The role of technology in scaling private markets
Insights

The role of technology in scaling private markets

28th April 2022

As private markets continue to scale, one thing has become increasingly clear: not only are more financial institutions turning to alternative assets, but those that have, are growing their focus exponentially. Yet, as shown in McKinsey’s Global Private Markets Review 2022, scaling has brought new levels of operational complexity. As a result, firms that are looking to establish themselves at the forefront of the sector are trying to overcome this challenge by digitising their strategy.

Without the right tools, not everyone benefits from economies of scale

According to the report, private markets AUM have grown by 19% annually since 2016, with specialist firms increasing in size by 60% in size over the same period. The drivers behind the growth of private markets are frequently touched upon; increased investor demand, more promising returns, and a chance to diversify investor portfolios. With this in mind, it is not surprising that scale is on many institutions’ agendas. However, while most industries see the benefits of scaling through improved operational efficiency, in private markets it adds a new level of complexity that needs to be proactively managed.

“Increased operational complexity – driven by additional asset classes and geographies, more fund vehicles and separate accounts, and a larger and more diverse set of limited partners (each with a growing set of bespoke reporting demands) – has mitigated the extent to which large GPs benefit from scale economies.”

McKinsey Global Private Markets Review 2022

One way of overcoming this complexity is through digitisation. While private markets remain primarily in the infancy stage of digital maturity, there is a notable shift in technology adoption  as a small number of leaders are allocating more resources to digitise and stay at the forefront:

  • Multi-strategy fund managers (>$10bn AUM) tend to invest $1m- $5m on third-party solutions each year.
  • Focused investment in automation and data solutions will pay off for those early players. According to McKinsey, companies could save firms between 4-7% in AUM while increasing productivity by 15%.

Digital tools that drive efficiency

Automating repetitive tasks has been a critical driver for digital tools. It not only helps speed up the investment process but also frees up substantial time that can be better used elsewhere. Simultaneously, online portals enable LPs to create a better client experience that offers investors more active control. Among the solutions that early players turn to, are:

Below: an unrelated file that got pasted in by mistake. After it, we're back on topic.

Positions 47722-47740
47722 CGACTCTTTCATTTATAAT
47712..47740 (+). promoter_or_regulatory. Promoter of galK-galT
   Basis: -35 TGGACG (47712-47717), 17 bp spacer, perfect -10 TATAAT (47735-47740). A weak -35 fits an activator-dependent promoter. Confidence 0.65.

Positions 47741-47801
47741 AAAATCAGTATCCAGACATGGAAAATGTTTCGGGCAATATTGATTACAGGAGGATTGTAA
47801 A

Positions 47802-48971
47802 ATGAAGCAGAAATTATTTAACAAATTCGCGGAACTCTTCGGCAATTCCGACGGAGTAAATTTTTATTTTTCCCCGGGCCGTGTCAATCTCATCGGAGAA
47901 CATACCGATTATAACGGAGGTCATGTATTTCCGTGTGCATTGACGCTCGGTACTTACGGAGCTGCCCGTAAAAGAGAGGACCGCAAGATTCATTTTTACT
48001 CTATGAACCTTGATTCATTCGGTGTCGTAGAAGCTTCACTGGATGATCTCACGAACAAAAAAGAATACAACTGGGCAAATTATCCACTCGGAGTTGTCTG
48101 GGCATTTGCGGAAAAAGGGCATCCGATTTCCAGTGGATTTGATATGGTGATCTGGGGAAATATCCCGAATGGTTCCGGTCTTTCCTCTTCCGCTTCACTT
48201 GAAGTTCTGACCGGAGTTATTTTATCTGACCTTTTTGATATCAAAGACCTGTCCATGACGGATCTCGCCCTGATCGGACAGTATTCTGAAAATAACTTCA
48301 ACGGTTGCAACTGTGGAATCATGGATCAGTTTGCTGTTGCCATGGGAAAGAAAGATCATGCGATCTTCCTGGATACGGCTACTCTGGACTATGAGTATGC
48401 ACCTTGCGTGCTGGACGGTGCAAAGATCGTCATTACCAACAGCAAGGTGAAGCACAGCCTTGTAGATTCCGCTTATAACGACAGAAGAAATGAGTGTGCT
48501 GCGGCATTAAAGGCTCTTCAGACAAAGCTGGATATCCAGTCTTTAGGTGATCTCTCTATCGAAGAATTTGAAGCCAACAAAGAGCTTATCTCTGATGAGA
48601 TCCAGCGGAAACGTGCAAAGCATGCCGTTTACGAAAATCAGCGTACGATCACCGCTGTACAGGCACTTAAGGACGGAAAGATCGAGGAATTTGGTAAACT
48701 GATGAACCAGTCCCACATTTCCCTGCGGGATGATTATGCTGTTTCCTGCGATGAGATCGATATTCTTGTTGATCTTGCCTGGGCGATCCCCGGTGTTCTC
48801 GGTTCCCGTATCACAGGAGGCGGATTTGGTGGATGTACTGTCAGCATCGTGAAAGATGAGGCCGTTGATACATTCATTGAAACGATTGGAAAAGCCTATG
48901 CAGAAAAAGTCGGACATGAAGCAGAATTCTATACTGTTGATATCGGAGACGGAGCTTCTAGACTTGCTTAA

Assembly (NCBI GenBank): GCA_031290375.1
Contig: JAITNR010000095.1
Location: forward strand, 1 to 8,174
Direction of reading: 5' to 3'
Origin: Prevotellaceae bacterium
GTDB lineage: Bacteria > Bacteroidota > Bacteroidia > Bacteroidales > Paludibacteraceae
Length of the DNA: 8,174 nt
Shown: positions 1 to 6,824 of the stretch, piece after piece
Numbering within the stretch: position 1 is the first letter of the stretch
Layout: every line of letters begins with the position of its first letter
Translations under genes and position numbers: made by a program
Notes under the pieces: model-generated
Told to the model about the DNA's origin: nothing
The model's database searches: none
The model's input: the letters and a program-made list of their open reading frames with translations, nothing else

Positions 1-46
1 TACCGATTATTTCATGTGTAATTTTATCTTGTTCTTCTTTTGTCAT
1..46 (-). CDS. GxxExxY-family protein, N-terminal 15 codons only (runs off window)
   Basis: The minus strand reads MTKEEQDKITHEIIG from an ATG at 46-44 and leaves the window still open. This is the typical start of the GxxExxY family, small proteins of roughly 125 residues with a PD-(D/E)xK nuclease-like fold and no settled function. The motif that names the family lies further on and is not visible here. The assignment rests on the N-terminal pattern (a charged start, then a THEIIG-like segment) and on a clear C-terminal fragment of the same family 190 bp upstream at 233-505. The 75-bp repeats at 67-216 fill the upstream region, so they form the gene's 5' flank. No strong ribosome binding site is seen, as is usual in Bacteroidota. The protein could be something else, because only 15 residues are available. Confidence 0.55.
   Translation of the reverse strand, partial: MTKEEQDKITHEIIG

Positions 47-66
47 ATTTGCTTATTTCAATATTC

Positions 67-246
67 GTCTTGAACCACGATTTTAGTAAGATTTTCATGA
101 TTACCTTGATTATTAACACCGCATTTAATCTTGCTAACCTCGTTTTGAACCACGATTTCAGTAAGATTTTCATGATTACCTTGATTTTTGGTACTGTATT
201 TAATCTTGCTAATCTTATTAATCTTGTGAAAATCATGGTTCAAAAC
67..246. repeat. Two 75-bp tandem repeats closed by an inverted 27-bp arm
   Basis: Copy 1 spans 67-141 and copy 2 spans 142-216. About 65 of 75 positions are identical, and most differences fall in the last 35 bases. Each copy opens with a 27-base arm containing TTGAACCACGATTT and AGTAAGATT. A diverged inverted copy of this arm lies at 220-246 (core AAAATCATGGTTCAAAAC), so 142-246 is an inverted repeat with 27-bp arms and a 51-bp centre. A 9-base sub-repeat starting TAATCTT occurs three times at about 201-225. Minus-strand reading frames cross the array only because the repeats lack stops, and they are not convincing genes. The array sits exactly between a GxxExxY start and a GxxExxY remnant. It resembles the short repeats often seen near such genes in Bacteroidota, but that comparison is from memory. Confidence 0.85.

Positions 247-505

• Data warehouses to share and manage all documents in one digital hub, serving as a single source of the truth for professionals.
  • Real-time analytics from which professionals can generate data-led insights.
  • Automated data input processes, such as geospatial analyses, allow professionals to concentrate on higher-value analyses and more intricate parts of the due diligence process.
  • Natural language processing tools enable professionals to capture information on the performance of their portfolio companies. This ultimately leads to faster reporting.

David Newman, chief commercial officer at Delio added:

“Next to automation, we also see a growing need for customisation among our clients in the private markets space. By implementing technology that complements and enhances their existing processes, financial professionals can free up their own time, work more efficiently and offer a more targeted client experience.”

Getting the basics right

While technology offers many solutions, digitally-led projects still require a lot of input to ensure they deliver against their objectives. McKinsey identified a few key learnings which emphasised that anyone who wants their digital strategy to thrive needs to get the basics right. This means clearly articulating what you hope to achieve through digitisation, as well as considering the different use cases and their implications.

Gareth Lewis, Delio’s chief executive, agrees:

“One of the main pitfalls facing firms is often investing in technology blindly and hoping that it will solve all operational complexities. Companies need to have a thorough understanding of what they would like to achieve in the short- and long-term to make the best use of the digital solutions available.

After all, digitising your private markets offering will trickle into your wider business operations. To take a holistic approach to digitisation, it needs to be seen as a wider operational shift and requires early buy-in from decision-makers.”

It is important to note that digitisation alone is not a ‘silver bullet’ for financial institutions looking to scale their private market offering. While increasing their digital maturity is a major step in the right direction, significant care and consideration needs to be given to how digital tools are integrated into existing business models, or used to enhance them. Yet, when managed effectively, technology has the potential to offer financial institutions a significant advantage as they offer clients greater access to alternative assets.

Download the full report